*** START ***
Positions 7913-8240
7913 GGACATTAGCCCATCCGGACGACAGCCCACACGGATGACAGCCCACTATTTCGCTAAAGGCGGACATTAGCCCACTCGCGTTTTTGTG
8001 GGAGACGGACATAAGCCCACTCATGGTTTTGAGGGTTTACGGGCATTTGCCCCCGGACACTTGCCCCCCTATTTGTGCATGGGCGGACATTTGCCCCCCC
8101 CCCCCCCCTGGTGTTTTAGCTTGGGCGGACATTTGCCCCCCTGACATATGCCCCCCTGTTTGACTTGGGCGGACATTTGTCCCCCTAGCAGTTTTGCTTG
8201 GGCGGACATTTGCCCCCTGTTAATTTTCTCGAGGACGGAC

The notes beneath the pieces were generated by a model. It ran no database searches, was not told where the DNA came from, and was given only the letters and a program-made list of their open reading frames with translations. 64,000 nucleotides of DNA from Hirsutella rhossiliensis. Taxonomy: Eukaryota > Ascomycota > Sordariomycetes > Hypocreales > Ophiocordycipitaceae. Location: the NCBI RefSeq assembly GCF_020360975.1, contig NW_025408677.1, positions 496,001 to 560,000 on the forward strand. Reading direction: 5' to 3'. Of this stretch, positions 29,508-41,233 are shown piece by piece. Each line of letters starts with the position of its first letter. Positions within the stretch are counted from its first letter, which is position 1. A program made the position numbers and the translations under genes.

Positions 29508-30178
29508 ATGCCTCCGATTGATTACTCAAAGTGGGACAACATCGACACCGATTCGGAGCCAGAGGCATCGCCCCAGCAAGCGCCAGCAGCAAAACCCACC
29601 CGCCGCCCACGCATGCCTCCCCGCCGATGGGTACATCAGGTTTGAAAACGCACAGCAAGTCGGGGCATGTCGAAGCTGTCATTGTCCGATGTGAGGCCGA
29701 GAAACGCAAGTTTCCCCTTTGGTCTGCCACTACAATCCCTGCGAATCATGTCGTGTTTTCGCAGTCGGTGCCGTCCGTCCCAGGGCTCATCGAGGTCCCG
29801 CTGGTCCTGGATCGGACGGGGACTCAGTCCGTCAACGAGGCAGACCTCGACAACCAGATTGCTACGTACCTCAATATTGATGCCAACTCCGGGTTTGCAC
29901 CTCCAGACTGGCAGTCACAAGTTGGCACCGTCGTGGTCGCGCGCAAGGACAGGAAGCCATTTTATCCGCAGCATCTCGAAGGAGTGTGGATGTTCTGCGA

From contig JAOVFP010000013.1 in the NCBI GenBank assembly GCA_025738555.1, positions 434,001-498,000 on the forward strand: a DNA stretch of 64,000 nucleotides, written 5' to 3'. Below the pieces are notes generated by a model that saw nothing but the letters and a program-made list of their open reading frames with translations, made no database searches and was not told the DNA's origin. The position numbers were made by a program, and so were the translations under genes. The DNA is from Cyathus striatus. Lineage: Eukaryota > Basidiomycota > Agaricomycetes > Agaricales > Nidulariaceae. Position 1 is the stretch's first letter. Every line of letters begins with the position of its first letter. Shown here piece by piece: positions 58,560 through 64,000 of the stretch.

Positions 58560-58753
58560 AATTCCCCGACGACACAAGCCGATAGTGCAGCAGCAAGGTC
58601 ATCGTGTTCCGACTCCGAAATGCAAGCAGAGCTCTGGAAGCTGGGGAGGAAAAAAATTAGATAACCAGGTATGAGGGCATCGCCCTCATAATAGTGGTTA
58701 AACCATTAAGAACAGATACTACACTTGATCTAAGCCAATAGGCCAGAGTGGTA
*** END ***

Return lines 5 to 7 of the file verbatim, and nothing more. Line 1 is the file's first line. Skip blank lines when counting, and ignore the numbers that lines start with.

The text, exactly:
8201 GGCGGACATTTGCCCCCTGTTAATTTTCTCGAGGACGGAC

The notes beneath the pieces were generated by a model. It ran no database searches, was not told where the DNA came from, and was given only the letters and a program-made list of their open reading frames with translations. 64,000 nucleotides of DNA from Hirsutella rhossiliensis. Taxonomy: Eukaryota > Ascomycota > Sordariomycetes > Hypocreales > Ophiocordycipitaceae. Location: the NCBI RefSeq assembly GCF_020360975.1, contig NW_025408677.1, positions 496,001 to 560,000 on the forward strand. Reading direction: 5' to 3'. Of this stretch, positions 29,508-41,233 are shown piece by piece. Each line of letters starts with the position of its first letter. Positions within the stretch are counted from its first letter, which is position 1. A program made the position numbers and the translations under genes.

Positions 29508-30178